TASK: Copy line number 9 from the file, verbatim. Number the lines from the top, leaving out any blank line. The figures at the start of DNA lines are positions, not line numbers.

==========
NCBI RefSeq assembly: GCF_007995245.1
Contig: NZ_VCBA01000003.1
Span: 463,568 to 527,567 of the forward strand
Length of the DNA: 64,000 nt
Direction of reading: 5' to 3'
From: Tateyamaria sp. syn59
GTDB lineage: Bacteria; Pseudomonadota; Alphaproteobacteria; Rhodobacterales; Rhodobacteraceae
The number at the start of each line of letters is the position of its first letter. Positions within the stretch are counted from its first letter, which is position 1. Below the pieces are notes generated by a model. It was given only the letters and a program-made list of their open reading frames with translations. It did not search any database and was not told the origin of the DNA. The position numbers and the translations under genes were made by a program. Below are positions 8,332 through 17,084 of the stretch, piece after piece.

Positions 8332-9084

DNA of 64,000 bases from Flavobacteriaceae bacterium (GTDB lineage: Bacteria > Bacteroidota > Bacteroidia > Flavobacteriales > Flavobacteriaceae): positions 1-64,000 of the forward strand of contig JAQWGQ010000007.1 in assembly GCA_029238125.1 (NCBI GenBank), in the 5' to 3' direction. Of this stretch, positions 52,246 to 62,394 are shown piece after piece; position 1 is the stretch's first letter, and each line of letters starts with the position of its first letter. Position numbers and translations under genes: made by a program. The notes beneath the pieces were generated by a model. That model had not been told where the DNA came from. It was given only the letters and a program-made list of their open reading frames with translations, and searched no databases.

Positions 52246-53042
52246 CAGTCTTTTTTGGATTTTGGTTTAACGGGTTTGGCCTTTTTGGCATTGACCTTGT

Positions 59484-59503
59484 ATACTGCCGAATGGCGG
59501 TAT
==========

Positions 8332-9084